Doctor of Osteopathic Medicine


Doctor of Osteopathic Medicine is a professional doctoral degree for physicians and surgeons offered by medical schools in the United States.

A physician, medical practitioner, medical doctor, or simply doctor, is a professional who practises medicine, which is concerned with promoting, maintaining, or restoring health through the study, diagnosis, prognosis and treatment of disease, injury, and other physical and mental impairments.

A physician or medical doctor or just doctor is a professional who practices medicine, which is concerned with promoting, maintaining, or restoring health through the study, diagnosis, and treatment of disease, injury, and other physical and mental impairments.

The United States of America, commonly referred to as the United States or America, is a federal republic composed of 50 states, a federal district, five major self-governing territories, and various possessions.

Osteopathic Manipulative Medicine with Dr. Ryun Lee by MedStar Health


A DO graduate may become licensed as an osteopathic physician, having equivalent rights, privileges, and responsibilities as a physician who has earned the Doctor of Medicine degree.

MD, Md, mD or md may stand for:

M.D. (Doctor of Medicine) VS D.O. (Doctor of Osteopathic Medicine) by Buck Parker, M.D.


DO physicians are licensed to practice the full scope of medicine and surgery in 65 countries, and in all 50 US states.

Surgery is an ancient medical specialty that uses operative manual and instrumental techniques on a patient to investigate and/or treat a pathological condition such as disease or injury, to help improve bodily function or appearance or to repair unwanted ruptured areas.


They constitute 11% of all US physicians.


As of 2018, there were more than 145,000 osteopathic medical physicians and osteopathic medical students in the United States.


DO degrees are offered in the United States at 35 medical schools, at 55 locations compared to MD degrees offered at 141 schools.


Since 2007, total DO student enrollment has been increasing yearly.


In 2015, more than 20% of all medical school enrollment in the US comprised DO students.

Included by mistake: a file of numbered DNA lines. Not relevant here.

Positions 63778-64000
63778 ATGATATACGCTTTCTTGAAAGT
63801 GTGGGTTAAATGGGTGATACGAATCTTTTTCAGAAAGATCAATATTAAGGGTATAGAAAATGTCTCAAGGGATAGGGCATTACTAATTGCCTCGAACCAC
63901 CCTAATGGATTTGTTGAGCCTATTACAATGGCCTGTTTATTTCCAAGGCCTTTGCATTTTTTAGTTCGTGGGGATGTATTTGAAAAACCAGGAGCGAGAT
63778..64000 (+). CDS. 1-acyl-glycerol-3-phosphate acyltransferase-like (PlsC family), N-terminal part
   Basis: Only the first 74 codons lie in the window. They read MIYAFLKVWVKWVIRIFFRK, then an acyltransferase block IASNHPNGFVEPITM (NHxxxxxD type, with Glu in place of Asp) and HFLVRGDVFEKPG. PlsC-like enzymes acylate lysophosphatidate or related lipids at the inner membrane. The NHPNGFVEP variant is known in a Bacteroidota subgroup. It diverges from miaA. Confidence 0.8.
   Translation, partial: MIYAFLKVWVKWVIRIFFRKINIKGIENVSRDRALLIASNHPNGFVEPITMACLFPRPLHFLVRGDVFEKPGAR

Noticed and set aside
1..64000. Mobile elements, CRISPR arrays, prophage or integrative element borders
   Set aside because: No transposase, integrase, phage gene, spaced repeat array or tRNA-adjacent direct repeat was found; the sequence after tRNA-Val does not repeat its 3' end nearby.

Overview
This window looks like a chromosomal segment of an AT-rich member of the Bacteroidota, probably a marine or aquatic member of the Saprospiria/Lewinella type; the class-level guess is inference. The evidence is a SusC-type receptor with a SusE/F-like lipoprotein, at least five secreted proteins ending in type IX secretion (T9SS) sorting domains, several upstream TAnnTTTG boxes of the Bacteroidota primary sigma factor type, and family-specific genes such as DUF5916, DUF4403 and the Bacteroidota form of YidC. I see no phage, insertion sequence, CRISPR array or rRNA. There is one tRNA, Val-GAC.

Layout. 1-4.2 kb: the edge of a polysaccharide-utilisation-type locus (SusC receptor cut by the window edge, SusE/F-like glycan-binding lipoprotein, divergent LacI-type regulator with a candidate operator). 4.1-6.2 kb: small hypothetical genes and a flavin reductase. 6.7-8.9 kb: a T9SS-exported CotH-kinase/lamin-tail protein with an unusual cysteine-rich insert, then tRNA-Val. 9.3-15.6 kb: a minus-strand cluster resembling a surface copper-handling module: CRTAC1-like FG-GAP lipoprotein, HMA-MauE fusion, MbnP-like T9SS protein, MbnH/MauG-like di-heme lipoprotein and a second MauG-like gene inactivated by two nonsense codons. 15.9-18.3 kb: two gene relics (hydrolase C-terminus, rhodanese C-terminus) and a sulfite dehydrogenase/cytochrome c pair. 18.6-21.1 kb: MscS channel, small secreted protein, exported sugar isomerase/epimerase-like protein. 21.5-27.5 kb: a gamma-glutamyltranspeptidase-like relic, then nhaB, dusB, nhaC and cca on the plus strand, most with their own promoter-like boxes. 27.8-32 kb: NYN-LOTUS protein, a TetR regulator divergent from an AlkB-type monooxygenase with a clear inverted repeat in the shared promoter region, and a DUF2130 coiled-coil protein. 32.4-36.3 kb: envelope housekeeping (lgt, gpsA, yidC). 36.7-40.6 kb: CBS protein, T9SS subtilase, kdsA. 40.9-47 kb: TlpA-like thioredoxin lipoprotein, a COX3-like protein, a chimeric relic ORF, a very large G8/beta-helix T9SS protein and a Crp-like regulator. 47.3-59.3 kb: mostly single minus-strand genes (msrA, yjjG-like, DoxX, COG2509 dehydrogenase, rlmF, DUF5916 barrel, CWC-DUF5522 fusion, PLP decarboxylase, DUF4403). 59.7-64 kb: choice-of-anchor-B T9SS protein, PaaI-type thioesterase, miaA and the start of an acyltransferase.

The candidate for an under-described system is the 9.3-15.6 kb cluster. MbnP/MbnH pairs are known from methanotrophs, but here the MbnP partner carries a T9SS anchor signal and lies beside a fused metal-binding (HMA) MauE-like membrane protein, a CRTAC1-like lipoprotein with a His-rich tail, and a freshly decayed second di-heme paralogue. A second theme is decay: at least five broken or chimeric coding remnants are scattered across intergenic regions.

The curricula at osteopathic medical schools are similar to those at MD-granting medical schools, which focus the first two years on the biomedical and clinical sciences, then two years on core clinical training in the clinical specialties.

Biomedical research is in general simply known as medical research.


Upon completing medical school, a DO graduate may enter an internship or residency training program, which may be followed by fellowship training.


Some DO graduates attend the same graduate medical education programs as their MD counterparts, and then take MD specialty board exams, while other DO graduates enter osteopathic programs, and take DO specialty board examinations.

Graduate Medical Education refers to any type of formal medical education, usually hospital-sponsored or hospital-based training, pursued after receipt of the M.D. or D.O. degree in the United States This education includes internship, residency, subspecialty and fellowship programs, and leads to state licensure and board certification.


One notable difference between DO and MD training is that DO training adds 300–500 hours studying techniques for hands-on manipulation of the human musculoskeletal system, a system shared with chiropractic medicine.

Chiropractic is a discipline that is concerned with the diagnosis and treatment of mechanical disorders of the musculoskeletal system, especially the spine.

The human musculoskeletal system is an organ system that gives humans the ability to move using their muscular and skeletal systems.

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